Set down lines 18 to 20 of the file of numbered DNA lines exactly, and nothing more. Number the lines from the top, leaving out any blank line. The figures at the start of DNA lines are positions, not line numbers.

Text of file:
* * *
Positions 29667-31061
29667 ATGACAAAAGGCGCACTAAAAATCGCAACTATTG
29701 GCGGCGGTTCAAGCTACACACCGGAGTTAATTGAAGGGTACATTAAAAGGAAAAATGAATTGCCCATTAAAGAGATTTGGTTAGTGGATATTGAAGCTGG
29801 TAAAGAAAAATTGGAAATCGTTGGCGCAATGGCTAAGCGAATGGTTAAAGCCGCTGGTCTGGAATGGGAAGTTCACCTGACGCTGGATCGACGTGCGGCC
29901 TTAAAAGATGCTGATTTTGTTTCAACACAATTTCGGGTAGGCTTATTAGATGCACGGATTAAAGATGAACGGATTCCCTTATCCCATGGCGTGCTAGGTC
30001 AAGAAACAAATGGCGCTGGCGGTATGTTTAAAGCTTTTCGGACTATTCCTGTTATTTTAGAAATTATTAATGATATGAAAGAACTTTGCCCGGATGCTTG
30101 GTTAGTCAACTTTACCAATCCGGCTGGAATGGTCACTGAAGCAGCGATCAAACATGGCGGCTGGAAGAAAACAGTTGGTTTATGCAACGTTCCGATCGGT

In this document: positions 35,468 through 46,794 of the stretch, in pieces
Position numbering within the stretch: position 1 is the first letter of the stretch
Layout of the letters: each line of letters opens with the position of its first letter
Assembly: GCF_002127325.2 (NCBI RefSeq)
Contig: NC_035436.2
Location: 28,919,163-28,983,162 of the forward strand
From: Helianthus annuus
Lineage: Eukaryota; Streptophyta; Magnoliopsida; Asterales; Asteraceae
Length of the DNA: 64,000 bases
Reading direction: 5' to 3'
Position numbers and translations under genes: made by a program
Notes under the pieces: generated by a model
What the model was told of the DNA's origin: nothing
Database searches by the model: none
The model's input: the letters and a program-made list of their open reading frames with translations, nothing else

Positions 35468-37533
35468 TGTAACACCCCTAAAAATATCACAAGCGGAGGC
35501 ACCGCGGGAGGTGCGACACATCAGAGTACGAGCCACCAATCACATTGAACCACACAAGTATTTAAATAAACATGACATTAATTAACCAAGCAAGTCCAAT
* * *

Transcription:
Position numbers and translations under genes: made by a program
Notes under the pieces: generated by a model
What the model was told of the DNA's origin: nothing